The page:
The media has much soul-searching to do, just as happened after it realized the George W. Bush administration had sold it a bill of goods on weapons of mass destruction in Iraq. But now as then, the media will have to do much more than ask why the polls were so wrong. They failed to live up to ordinary moral, ethical, and critical standards. Now the media risks being cowed into submission. As a journalist for the Washington Post lamented, just before the election, “The worst of the media is on full display, as if someone had set out to show just how terrible we hacks could look in these last moments before Election Day.”
This shameful situation cannot be remedied by pleas to government officials to please get back to governing, or appeals for everyone to “come together.” The Republican Party is in for the fight of its life over whether the right or the far right controls it. The Democrats need to decide on new, untainted leadership. The gun-wielding white nationalist crazies who follow Trump will be organizing around various destructive projects, including violence against immigrants and people of color. Maybe worse. Police reform will be out of the question in red states. The Democrats will become yesterday’s Republicans, fighting rearguard actions and trying to obstruct Trump at every turn. And that will play into Trump’s strength, which is to be a dictator who rules by decree, responsible to no one. A “straight talker.” Fact-free, but simple and understandable by all.
On the assumption that Clinton would win, I had planned to ask: Is there room in such depressing circumstances for a progressive agenda at home or abroad? Now I have to think defensively and ask what individual states and communities can do to counter Trump—for example, on his anticipated gutting of climate change legislation and endorsement of the Keystone XL fracking project? Will he say anything to restrain the more than 250 private militia groups, armed with guns and hate, that are bound to pursue their racist, anti-immigrant agenda (“let’s make America white again”)?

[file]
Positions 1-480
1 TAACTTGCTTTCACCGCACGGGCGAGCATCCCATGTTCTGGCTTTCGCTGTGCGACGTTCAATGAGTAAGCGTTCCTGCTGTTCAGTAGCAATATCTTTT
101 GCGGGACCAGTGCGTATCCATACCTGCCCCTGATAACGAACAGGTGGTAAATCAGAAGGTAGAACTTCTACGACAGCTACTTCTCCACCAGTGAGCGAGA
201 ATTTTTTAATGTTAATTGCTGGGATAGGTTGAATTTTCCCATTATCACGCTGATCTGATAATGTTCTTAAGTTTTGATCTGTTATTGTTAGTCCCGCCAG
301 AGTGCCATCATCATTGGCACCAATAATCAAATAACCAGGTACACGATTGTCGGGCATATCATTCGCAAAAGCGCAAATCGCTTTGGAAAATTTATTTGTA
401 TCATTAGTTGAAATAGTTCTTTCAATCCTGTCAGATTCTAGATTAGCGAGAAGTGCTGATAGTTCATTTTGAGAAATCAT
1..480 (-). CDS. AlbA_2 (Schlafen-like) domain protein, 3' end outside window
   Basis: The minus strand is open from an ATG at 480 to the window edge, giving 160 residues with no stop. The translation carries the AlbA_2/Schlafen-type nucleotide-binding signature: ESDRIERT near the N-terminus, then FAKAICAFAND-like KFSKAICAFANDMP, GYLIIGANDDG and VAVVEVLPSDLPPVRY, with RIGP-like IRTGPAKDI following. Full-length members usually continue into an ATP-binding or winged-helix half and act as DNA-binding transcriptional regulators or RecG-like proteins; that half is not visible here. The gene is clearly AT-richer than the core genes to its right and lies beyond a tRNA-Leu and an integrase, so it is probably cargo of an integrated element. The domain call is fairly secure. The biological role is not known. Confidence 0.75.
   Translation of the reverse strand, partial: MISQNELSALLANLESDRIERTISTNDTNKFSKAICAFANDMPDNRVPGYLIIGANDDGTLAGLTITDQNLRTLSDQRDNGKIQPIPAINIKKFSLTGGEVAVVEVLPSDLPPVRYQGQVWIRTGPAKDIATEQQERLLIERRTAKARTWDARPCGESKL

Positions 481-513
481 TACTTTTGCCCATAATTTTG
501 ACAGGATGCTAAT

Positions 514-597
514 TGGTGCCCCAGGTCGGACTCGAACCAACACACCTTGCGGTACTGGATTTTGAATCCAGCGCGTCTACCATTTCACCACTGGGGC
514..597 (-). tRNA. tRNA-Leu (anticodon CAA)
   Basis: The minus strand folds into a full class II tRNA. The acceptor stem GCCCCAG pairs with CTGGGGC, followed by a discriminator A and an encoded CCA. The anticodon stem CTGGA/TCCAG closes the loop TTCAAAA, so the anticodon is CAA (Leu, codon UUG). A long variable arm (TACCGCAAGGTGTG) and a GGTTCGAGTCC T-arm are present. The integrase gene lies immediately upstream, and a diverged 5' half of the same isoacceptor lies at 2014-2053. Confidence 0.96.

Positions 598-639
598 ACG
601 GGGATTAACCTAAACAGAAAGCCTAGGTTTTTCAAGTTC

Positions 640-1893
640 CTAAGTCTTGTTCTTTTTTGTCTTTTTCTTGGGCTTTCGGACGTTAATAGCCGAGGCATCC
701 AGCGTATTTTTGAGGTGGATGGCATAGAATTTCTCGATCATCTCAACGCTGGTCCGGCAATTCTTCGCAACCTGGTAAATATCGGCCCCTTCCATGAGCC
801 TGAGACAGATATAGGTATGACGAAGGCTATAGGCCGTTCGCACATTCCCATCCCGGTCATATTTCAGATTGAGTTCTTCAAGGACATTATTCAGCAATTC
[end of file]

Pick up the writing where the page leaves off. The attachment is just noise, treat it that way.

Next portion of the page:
Can Trump be trusted not to use his position for private gain? Will he put responsible, knowledgeable people in charge of national defense, the state department, and the department of justice? Or will those departments be purged of liberal professionals? Will Trump terminate the nuclear agreement with Iran, reduce US involvement in NATO and other alliances, and dramatically increase US military spending? Will he seek common ground with the Russians and Chinese, or accede to their interests on (for instance) Ukraine and the South China Sea in order to focus on “America first”? Will he learn the awesome responsibility that goes with having the nuclear codes?
In Washington we must hope that there are enough people in both parties with the backbone to stand up to Trump’s arrogance, cultural backwardness, and tendency to avenge perceived slights. Democrats in the Senate have the filibuster option, which would require 60 senators to end. (There are 49 Senate Democrats.) In our own communities, each of us might take a look around and ask how we can contribute to strengthening education, job opportunities, human rights, protection of the environment, and “one nation, with liberty and justice for all.” Along with worst-case thinking we must have first-class (positive) planning for the time when it becomes clear that Trumpism has failed to deliver on its promises to the working class. Remember: Donald Trump did not receive a popular mandate, and in four years we will have an opportunity to end this nightmare.
Mel Gurtov, syndicated by PeaceVoice, is Professor Emeritus of Political Science at Portland State University and blogs at In the Human Interest.